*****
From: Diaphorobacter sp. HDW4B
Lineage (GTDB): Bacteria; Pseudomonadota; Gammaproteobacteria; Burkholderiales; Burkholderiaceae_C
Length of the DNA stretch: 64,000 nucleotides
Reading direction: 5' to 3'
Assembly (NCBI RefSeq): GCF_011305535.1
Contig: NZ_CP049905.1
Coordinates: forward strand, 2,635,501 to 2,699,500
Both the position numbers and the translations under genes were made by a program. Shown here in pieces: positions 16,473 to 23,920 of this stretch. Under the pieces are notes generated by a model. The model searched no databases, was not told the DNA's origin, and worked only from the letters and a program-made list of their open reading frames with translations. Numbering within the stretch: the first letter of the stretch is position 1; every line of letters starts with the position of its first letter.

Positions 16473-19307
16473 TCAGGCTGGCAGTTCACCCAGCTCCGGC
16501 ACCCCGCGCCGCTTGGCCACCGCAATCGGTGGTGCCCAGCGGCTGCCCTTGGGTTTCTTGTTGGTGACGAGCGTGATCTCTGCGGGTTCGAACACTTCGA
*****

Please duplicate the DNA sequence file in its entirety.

From: Diaphorobacter sp. HDW4B
Lineage (GTDB): Bacteria; Pseudomonadota; Gammaproteobacteria; Burkholderiales; Burkholderiaceae_C
Length of the DNA stretch: 64,000 nucleotides
Reading direction: 5' to 3'
Assembly (NCBI RefSeq): GCF_011305535.1
Contig: NZ_CP049905.1
Coordinates: forward strand, 2,635,501 to 2,699,500
Both the position numbers and the translations under genes were made by a program. Shown here in pieces: positions 16,473 to 23,920 of this stretch. Under the pieces are notes generated by a model. The model searched no databases, was not told the DNA's origin, and worked only from the letters and a program-made list of their open reading frames with translations. Numbering within the stretch: the first letter of the stretch is position 1; every line of letters starts with the position of its first letter.

Positions 16473-19307
16473 TCAGGCTGGCAGTTCACCCAGCTCCGGC
16501 ACCCCGCGCCGCTTGGCCACCGCAATCGGTGGTGCCCAGCGGCTGCCCTTGGGTTTCTTGTTGGTGACGAGCGTGATCTCTGCGGGTTCGAACACTTCGA